The Twentieth-Century Way
nytheatre.com review by Kimberly Wadsworth
August 14, 2010
In The Twentieth Century Way, actors Will Bradley and Robert Mammana give us the true story of two other actors, W.H. Warren and B.C. Brown, who were hired as undercover agents for a sting operation. Sort of.
Warren and Brown's story is indeed true. California's Long Beach Police Department conducted a campaign to eliminate "vice" in the summer of 1914, and hired Brown and Warren to linger in public restrooms and locker rooms, to entice suspected homosexual men into making an advance. If any of their targets did make an obvious pass—to the point he exposed himself—Warren or Brown would stamp him with indelible ink as "evidence" and then arrest him.
For The Twentieth Century Way, though, playwright Tom Jacobson is more interested in what may have been going on in the minds of Warren and Brown, as well as the minds of their targets. Was all of Warren and Brown's work truly "acting"? How committed were they to their "roles"? Their work let them befriend other men who weren't "acting"—how much of those relationships were "real"? The men Warren and Brown arrested were also arguably "acting" in their own lives in order to "pass" in society—how much of their lives did they feel were "real"?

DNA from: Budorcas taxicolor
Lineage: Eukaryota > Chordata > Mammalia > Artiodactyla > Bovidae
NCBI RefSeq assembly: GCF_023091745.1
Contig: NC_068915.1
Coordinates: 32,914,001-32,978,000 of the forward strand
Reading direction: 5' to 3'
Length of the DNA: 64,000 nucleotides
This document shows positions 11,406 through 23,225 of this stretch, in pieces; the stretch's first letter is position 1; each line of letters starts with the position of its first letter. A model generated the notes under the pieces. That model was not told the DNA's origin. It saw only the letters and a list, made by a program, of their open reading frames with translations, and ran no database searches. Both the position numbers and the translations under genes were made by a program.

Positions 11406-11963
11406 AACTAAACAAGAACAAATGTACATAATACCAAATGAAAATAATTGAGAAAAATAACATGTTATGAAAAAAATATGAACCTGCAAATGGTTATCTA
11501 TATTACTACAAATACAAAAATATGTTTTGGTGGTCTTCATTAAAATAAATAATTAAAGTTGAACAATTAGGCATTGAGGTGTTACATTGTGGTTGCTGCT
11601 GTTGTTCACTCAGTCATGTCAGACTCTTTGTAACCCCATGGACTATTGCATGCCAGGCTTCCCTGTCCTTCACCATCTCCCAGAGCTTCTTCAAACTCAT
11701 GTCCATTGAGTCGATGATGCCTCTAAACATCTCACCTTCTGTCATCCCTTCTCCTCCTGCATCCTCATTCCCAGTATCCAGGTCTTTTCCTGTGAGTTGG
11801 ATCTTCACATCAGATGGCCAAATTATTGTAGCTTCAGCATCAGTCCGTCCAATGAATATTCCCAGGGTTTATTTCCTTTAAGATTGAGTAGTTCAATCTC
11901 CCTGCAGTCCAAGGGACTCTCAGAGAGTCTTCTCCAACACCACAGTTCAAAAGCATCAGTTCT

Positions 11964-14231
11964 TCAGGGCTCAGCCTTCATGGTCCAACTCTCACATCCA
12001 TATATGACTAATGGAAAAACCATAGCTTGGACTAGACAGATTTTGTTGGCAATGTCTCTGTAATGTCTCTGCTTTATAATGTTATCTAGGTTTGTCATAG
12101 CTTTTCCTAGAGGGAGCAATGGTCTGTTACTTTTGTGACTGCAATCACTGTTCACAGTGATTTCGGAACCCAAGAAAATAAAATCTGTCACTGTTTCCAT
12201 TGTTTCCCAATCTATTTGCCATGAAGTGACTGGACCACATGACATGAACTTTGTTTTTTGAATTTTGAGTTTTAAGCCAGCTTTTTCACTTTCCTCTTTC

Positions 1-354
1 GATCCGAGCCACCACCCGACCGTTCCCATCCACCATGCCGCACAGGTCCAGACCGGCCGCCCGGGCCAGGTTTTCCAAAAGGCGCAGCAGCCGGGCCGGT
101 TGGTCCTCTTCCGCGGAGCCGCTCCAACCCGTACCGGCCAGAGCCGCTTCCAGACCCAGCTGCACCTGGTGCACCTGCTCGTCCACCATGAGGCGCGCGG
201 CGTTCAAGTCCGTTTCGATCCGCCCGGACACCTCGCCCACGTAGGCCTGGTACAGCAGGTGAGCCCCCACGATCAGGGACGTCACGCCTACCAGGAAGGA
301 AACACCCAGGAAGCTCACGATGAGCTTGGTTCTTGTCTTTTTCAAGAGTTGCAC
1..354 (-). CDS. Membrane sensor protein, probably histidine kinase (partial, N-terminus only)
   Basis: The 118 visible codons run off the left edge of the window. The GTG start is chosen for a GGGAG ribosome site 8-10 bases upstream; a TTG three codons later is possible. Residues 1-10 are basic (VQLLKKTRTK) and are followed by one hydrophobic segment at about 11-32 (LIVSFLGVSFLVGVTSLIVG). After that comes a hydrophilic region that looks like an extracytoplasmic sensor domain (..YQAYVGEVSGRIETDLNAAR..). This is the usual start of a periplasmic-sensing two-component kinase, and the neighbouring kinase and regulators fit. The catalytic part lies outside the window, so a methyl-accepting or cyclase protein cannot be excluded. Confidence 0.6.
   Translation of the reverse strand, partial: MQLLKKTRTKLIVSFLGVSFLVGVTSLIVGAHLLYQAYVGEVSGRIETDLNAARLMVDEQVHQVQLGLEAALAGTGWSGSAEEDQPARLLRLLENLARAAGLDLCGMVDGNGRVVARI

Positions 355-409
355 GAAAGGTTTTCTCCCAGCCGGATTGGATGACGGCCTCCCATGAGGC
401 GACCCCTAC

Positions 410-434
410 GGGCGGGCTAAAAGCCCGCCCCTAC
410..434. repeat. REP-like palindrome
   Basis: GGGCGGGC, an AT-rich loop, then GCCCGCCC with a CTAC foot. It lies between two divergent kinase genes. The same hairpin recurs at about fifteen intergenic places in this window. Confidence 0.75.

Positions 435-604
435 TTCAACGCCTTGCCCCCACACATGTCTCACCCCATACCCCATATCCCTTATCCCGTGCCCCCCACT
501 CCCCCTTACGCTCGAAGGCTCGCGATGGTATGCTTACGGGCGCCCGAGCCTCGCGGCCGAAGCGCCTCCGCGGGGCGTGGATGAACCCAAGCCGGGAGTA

The whole play is framed as an "improvisation exercise" done by the actors Warren (Mammana) and Brown (Bradley) to pass the time as they wait for a director during an audition. It's the perfect device, allowing Bradley and Mammana to shift seamlessly back and forth between playing Brown and Warren and also playing reporters, Vice Squad desk sergeants, busybody members of the public, or different "suspects." Both are wonderfully versatile; Bradley is especially nimble at moving from playing the refined and modest Brown to playing eager cub reporter Eugene Fisher (a real figure, who wrote extensively about the actual case), then to playing a series of guests at a raucous underground gay bar, then to a stern prosecuting attorney. Both actors also get to show off their comedic chops—Mammana is especially fun as Warren, giving him great bluster and brio (and a bit of winking hamminess).
But it's also a great way to underscore the blurriness between "acting" and "reality"; on occasion, Brown stops in the midst of a scene to uncertainly ask if they're still improvising, or if what they're doing is "real." That is, sometimes it's Brown asking—sometimes Bradley is asking as Eugene Fisher, and sometimes he's asking as a Scottish businessman who becomes one of Warren's first arrests. And—sometimes he's asking as Bradley, himself. The play takes an unexpected metaphysical turn at the very end, with Bradley asking Mammana to drop more than Warren and Brown's "improvisation," but since Jacobson's work has been playing with the question of "acting versus reality" all along, it's a twist that makes perfect, and thought-provoking, sense.